4. Northrop Grumman X-47B OrangeHobby 1:72 Air Series It is now a sure thing that Unmanned Aerial Vehicles, or UAVs are here to stay, and as the technology advances, you will find more uses of them across all military branches. The US Navy were comparatively slow in entering into the Unmanned Carrier Air System (UCAS) field, possibly due to the immaturity of the technology for the sometimes tricky take-off and landing cycle of a carrier aircraft, not to mention the harsh physical environment found at sea. The eventual aim is to create a large surveillance, and strike vehicle that can project US air power into perhaps more hotly contested airspace than would be suitable for manned aircraft. The original A variant was a proof of concept technology demonstrator, while the B is a more robust airframe that is capable of carrying existing weapons systems, while the projected in-service airframe will be roughly the same size, but able to carry new weapons systems more suited to unmanned delivery systems. Taxying under its own power in 2010, the first airframe flew a year later, and after successful testing that resulted in a shortening of the programme, has now embarked upon sea trials ahead of schedule aboard USS Harry S Truman. In 2013, successful launches and landings were performed from USS George H W Bush in the Atlantic Ocean. 2014 saw more trials that involved deck handling and clearing of the deck within the same time-scales as manned vehicles, all of which went well for the X-47B. The X-47B will compete in the forthcoming US Navy UCLASS competition scheduled for 2016, the aircraft will be designated X-47C. Reportedly, despite the X-47B's success in test flights, Navy officials were concerned that it would be too costly and insufficiently stealthy for the needs of the UCLASS project. Costs for the programme rose from a projected US$635 million contract awarded by the Navy in 2007 to an estimated $813 million. Government funding was to last until September 2013, however, in June 2014 the Navy provided an additional $63 million for "post-demonstration" development. It is expected the winner of the competition will be in service by 2020. The Kit The kit arrives in a rather unassuming brown box with only a smallish label to give away the contents. On opening the box you are greeted by a wall of bubble wrap protecting the resin parts inside. Orange Hobby have packed this kit very well including extra padding for the tip on the main casting (one of the wings has a nick on the end and the leading edge but this is due to me dropping it!!). The first thing to strike you when you unpack the kit is that the main body of the UAV is a one part resin casting. Due to the hollow on top for the main intake, and the weapons bays/under carriage bays it is not overly heavy. The main top of the engine intake is a separate part, as are the two wing outer sections. Two bags then contain all off the other resin parts. A small sprue of injected parts is supplied for the landing gear. Finally there is small photo-etch fret and a sheet of decals. The resin parts are very well cast. I can see only a few small pin holes and none are in hard to fix places. Once you have cleaned all the casting blocks off the first step is to attach the exhaust parts, followed by the large part which completes the engine inlet. A large inlet is added to the rear left hand side, and an outlet which looks like the APU exhaust. Following this the instructions would have you add a number of photo-etched antenna to the top, however I suspect most modellers will leave these parts to last. Construction then moves onto the out wings. The modeller can build these in the folded or open positions. If building them open a set of hinges is provided. Construction then moves to the underside of the UAV though I suspect many modellers will complete this before they attach the wings. Two detailed weapons bays and undercarriage bays are moulded into the kit. These can be closed up if the modeller wishes though that would be a shame to hide all the detail. The nose bay doors will need to be spit by the modeller. All of the hinges for the doors are supplied as photo etched parts which will look better in this scale. Weapons launching pylons are provided, but no weapons load is supplied with the kit. At present it looks like the X-47 has not been cleared for weapons, though a stated 4,500Lb is given for this test vehicle. The main undercarriage is next to be assembled. The legs are supplied as injected parts, with the wheels as resin units. The legs seem to have posative fitment points which is welcome. Canopy The perils of using a template for reviews was I actually checked the box for a canopy Decals There is one main sheet of decals along with a small sheet containing a couple which look to have been left off the main sheet. The decals are glossy and monochrome so no registration issues. No manufacturer is listed. Markings are for the first test aircraft only. There is no decal manufacturer listed on the sheet. The decals appear to be glossy with no register problems. Care will be needed with the main decal for each wing as it is an out line only with no carrier film in the middle. Conclusion This is another great release from Orangehobby. It is great to see modern UAVs like this one becoming available in 1/72. Very highly recommended. Review sample courtesy of Orange Hobby.com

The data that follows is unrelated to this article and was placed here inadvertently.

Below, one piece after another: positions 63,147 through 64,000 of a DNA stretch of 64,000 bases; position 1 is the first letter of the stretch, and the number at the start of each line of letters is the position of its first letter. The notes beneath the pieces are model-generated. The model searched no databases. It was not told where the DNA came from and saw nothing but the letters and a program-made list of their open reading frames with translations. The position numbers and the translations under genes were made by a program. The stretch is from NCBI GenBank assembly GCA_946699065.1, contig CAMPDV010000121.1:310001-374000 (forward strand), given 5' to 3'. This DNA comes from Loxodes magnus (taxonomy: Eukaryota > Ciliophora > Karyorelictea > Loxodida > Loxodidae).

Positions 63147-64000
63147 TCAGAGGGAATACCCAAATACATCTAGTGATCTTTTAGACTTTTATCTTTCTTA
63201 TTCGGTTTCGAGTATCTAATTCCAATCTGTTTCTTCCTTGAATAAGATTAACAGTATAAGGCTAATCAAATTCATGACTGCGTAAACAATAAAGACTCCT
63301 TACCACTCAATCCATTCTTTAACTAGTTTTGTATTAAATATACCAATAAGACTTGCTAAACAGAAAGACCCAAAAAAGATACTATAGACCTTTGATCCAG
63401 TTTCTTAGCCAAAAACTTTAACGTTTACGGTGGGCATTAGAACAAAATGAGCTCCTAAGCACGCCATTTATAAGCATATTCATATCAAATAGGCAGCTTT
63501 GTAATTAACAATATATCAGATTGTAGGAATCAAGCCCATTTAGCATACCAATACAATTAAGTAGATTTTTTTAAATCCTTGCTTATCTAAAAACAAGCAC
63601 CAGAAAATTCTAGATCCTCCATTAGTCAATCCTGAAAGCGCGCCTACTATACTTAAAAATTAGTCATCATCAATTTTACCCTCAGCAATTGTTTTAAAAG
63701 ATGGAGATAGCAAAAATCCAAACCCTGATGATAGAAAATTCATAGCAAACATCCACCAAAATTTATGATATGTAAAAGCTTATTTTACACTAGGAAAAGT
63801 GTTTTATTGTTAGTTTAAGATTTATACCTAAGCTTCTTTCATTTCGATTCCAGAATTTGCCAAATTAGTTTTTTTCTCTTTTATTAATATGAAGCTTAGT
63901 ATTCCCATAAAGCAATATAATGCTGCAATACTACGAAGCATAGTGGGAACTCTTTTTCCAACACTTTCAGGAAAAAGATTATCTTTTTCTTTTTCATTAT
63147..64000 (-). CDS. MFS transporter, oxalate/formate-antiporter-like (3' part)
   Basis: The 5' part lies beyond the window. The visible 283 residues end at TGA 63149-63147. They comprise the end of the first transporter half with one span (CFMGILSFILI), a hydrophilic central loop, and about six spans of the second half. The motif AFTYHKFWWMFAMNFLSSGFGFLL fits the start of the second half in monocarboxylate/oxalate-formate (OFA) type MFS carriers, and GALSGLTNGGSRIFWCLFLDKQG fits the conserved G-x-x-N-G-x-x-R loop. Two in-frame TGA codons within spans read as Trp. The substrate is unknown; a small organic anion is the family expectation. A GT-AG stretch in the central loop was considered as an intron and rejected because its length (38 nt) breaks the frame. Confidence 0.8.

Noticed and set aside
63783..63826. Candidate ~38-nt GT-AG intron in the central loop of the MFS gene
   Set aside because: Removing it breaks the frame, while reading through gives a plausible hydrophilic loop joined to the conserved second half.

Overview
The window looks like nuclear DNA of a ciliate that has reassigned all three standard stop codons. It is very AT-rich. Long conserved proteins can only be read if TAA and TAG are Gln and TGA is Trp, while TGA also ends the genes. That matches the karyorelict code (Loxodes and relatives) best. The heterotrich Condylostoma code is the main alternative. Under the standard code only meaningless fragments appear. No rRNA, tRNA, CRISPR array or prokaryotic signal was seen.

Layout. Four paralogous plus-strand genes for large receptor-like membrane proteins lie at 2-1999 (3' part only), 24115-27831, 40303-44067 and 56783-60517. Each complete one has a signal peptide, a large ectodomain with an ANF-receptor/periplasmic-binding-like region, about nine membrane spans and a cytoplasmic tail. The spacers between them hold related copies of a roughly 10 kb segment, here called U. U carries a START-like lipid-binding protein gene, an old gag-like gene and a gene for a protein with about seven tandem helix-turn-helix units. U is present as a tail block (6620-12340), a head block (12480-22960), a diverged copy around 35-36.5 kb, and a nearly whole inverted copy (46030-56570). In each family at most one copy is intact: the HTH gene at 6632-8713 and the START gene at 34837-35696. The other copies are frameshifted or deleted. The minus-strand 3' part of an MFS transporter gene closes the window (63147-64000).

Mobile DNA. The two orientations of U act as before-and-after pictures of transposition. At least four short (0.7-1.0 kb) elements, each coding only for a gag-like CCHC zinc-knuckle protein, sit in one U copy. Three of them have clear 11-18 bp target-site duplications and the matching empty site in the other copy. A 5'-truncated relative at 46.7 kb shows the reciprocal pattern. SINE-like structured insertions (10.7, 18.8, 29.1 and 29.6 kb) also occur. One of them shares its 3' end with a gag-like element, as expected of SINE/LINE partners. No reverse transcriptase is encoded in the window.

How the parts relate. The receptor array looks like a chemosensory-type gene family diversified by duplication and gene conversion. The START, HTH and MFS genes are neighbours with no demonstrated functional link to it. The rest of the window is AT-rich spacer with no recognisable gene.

5. Northrop Grumman X-47B OrangeHobby 1:350 The X-47B is an unmanned combat air system carrier (UCAS) being developed by Northrop Grumman for the US Navy (USN). The strike fighter sized unmanned aircraft is currently in its demonstration phase. The aircraft was first developed as part of the X-47 programme. The X-47B is a variant of Pegasus X-47A which was developed as a joint USAF and USN programme, called J-UCAS, in 2001. The programme was funded by the DARPA with Northrop Grumman as the main contractor. In February 2006, however, the Joint-UCAS development programme was cancelled for separate UAV development programmes by both the defence forces. Development of the X-47B, which had started in June 2005, was temporarily halted following the cancellation. The US Naval Air Systems Command (NAVAIR) contracted Northrop Grumman for the construction and demonstration of two X-47B aircraft under the unmanned combat air system demonstrator (UCAS-D) programme, in August 2007. The UCAS-D programme also aims to pave the way for developing potential future carrier-compatible, unmanned systems with little risk. Under a contract awarded in 2007, the company designed, produced and is currently flight testing two X-47B aircraft. In 2013, these aircraft were used to successfully demonstrate the first ever carrier-based launches and recoveries by an autonomous, low-observable relevant unmanned aircraft. The X-47B is expected to enter active naval service by 2019. The Model This is another great little set of two aircraft, much like that of the F-35C reviewed HERE. Only in this case the kits are contained in a small end opening cardboard box. Inside there are four sprues of light grey resin, a small etch set and a very small decal sheet. The details moulded onto the fuselage is really quite something, very fine indented panel lines, and hinge lines for the bomb bay doors and flaps, visible only at certain angles to get the light in the right place. The moulding gates are a little awkwardly attached to the underside of the leading edge, so some careful sanding will be required once removed from the sprue. The other parts, such as the landing gear, outer wing panels and large, (relatively), upper panel section, which includes both intake and exhaust, are all contained on a separate sprue. The undercarriage and intake plate are easily attached to the fuselage, but the outer wing panels could be a little more difficult due to the thin butt joint used. This can be overcome by posing the wings folded as there is a nice etched part used to represent the wing fold area. The other etched parts include the tail hook and the undercarriage bay doors. If the doors are to be posed open these parts will need to be cut at the lines shown in the instructions to separate the individual doors. As with the F-35C kits there are only the national insignia provided on the decal sheet, four in lo viz and four in high viz. Conclusion This is another very nice and useful set of 1:350 scale aircraft. They would look great on a model of the USS Harry S Truman or, in conjunction with the F-35C kits a look into the future of naval aviation with an updated Nimitz class carrier. Very highly recommended. Review sample courtesy of Orange Hobby.com